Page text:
Churncraft™ Butter Churn
New! Modeled after an original 1920s butter churn, this updated design uses modern materials and engineering for a high-performing and well-built counter top butter churn.
The 4 quart jar will churn 2 quarts of heavy cream into 1.5-2 lbs of butter.
Designed and assembled in Connecticut by Churncraft.
- Freshly churned butter in as little as 20-25 minutes (if cream at 65°F)
- Ergonomic handles make churning comfortable
- Custom wave-shaped paddle for maximum cream agitation
- Easy to disassemble and clean
- Modular components are easily replaced if lost or damaged
- Dimensions: 15"L, 11"W, 6"H
- 4 qt. jar made of hand-blown glass
- Solid aluminum frame with ergonomic handle
- Stainless steel shaft
- 3:1 transmission ration (each turn of the handle turns the paddle 3 times)
- Hardwood grip milled in Maine
- Gear cover protects fingers during use
- Includes non-slip foot pad
- Q: How long will it take to get butter? Does it matter how fast I churn (turn the crank handle)?
- A: At the optimal cream temperature of 60-65 degrees and consistent churning, it should take around ten minutes, give or take.
- Q: What will happen if I fill the jar up past the FILL LINE?
- A: Two quarts of cream will expand during churning and will fill the entire jar. If you put in more than 2 quarts, then it may leak out of the safety port built into the lid creating a mess.
- Q: What kind of cream should I use? Does it have to come from a farm?
- A: Always use heavy OR whipping cream. We recommend using pure cream without any additives such as “carrageenan”. We prefer using organic cream. If you are lucky enough to live near a farm, then try buying your cream directly from the source. Delicious!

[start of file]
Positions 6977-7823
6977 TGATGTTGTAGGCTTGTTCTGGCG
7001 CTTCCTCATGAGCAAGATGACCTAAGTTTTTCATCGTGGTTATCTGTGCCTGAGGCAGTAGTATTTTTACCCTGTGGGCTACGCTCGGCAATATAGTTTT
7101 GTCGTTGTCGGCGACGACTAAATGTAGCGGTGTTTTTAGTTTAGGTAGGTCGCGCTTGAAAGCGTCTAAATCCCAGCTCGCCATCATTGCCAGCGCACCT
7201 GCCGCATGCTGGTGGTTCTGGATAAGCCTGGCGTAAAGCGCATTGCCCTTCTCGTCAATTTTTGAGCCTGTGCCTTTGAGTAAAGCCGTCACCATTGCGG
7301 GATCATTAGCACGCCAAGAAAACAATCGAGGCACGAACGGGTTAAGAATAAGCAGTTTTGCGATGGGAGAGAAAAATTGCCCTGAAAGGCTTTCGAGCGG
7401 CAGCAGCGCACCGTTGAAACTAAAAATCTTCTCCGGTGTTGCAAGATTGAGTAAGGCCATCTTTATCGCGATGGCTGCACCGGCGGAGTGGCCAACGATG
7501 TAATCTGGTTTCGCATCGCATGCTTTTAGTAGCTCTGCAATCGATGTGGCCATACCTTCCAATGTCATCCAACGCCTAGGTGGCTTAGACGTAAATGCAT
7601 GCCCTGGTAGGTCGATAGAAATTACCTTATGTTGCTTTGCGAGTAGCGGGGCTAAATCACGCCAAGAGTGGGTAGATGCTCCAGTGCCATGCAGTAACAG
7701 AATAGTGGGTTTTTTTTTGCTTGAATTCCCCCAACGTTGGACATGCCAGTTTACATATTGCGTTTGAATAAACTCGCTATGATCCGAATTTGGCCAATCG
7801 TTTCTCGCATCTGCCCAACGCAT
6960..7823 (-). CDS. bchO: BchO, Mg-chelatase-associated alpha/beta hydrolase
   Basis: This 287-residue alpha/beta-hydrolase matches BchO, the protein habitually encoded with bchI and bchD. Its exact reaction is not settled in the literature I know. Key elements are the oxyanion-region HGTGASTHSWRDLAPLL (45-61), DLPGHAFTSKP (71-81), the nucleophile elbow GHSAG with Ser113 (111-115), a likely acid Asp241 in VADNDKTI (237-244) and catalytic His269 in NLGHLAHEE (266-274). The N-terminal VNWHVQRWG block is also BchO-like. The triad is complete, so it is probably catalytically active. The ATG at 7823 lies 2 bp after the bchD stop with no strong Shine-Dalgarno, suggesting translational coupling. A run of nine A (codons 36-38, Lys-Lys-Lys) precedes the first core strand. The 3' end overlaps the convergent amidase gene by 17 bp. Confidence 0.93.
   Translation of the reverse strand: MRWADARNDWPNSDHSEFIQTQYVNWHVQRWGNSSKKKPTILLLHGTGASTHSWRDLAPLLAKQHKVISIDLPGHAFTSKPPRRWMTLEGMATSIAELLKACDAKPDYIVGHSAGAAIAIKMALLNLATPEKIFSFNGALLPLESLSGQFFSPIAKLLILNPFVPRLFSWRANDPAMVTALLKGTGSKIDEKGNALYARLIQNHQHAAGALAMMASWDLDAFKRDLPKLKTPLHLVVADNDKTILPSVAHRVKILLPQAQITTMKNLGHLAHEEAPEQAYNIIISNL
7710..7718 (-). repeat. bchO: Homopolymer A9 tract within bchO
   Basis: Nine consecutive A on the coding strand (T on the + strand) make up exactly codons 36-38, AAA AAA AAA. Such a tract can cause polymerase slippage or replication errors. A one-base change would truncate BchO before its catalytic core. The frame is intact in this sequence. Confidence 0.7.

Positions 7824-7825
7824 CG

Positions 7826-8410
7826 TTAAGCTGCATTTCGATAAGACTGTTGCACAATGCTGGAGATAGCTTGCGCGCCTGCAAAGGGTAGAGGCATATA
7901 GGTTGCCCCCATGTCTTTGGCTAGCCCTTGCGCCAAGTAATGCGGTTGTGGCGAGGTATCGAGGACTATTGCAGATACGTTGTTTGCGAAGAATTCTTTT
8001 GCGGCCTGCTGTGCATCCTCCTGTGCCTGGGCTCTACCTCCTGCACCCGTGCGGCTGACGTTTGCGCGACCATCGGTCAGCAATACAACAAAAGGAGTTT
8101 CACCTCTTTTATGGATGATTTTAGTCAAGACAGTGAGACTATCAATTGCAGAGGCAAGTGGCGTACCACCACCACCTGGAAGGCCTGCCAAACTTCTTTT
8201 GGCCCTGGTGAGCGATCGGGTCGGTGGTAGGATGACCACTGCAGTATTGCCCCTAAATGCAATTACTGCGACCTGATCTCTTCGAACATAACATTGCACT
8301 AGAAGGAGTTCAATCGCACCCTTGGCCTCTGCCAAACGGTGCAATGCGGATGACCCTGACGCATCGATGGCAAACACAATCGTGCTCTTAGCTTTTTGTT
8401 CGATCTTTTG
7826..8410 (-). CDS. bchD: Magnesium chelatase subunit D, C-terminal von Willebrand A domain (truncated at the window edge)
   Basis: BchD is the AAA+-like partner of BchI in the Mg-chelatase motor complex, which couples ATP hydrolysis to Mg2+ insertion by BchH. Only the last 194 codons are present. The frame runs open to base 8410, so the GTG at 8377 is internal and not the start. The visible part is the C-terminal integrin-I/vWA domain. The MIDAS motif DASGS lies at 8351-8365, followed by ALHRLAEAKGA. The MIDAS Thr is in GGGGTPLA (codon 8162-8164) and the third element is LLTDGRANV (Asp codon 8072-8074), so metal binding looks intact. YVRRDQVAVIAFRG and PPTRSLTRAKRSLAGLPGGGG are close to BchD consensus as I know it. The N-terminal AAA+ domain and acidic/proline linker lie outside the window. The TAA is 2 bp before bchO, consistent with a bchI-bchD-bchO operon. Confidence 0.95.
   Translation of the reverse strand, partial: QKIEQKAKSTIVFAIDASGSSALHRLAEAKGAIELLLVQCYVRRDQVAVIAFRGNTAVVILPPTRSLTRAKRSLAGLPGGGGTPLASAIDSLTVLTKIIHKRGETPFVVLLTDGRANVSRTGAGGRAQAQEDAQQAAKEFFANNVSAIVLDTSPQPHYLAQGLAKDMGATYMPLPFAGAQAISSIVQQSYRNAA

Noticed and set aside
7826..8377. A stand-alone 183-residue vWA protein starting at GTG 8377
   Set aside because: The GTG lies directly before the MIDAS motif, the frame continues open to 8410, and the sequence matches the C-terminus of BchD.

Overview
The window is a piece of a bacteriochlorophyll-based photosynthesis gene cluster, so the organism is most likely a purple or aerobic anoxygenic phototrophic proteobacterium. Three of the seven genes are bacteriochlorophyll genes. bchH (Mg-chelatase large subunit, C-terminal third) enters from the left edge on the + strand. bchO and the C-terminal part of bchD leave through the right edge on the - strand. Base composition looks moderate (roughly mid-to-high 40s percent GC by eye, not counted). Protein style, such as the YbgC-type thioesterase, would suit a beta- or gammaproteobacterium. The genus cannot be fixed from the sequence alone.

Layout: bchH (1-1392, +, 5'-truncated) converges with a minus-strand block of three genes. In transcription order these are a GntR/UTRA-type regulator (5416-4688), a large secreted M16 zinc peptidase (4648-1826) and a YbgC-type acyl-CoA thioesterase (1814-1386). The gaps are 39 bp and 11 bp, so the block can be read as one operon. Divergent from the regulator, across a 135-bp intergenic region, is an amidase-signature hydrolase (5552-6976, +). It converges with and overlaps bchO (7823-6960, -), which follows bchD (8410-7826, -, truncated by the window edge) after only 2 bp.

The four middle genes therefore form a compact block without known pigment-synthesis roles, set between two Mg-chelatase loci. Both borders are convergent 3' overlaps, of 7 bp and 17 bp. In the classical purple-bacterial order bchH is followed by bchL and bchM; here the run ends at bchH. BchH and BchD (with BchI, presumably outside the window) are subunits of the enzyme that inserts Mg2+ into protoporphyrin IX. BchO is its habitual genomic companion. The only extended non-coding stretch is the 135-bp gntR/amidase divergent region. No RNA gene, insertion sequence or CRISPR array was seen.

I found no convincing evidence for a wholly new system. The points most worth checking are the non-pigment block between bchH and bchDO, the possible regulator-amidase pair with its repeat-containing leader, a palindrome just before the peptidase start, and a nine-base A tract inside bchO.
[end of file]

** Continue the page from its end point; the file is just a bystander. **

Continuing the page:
- Q: How long can I keep my butter in the fridge? Can I freeze my slow churned butter? If so, how long will it last in the freezer?
- A: The USDA states 2 weeks, but it usually lasts a little longer than that. Remember, you must remove all the buttermilk (whey) for it to stay fresh! You can freeze butter. We recommend freezing for up to 6 months.
- Q: Can I use the churn to make whipped cream?
- A: Yes, you should have whipped cream after several minutes of vigorous churning.
- Q: How much butter will I get? How much buttermilk?
- A: You will get 1.5 to 1.75 pounds of butter. Usually, you will get right around 1 quart of buttermilk. Note: the fat content in butter varies depending upon the type of cow and the thickness of the cream. Jersey cows have the most fat content in their milk. Cream from an actual farm may be thicker than store bought cream and thereby yield more butter.
- Q: I like my butter salted. Should I add salt to the liquid cream before churning or afterwards?
- A: Always add salt and other flavorings AFTER the butter is rinsed and ready for shaping or compounding. We like to add 1/8 tsp. salt per 1/4 cup of butter, but we recommend salting to your own taste.
- Q: What about the other ingredients for compound butters such as herbs, spices, syrup, nuts etc. When should I add those?
- A: Right after rinsing the butter. Your butter will have a lovely, soft and pliant consistency at this point which makes it very easy to work with.
- Q: After churning for 15 minutes, it still hasn't turned into butter. What am I doing wrong?
- A: Usually the cream is too cold. Wait until it has warmed up to around 60 degrees. Make sure you have used heavy cream and not light cream, half and half or simply milk.
- Q: How do I know for sure if the cream has turned into actual butter vs. just a thick buttery substance?
- A: You will see two distinct substances in the jar: liquid buttermilk and clumps of yellowish butter.
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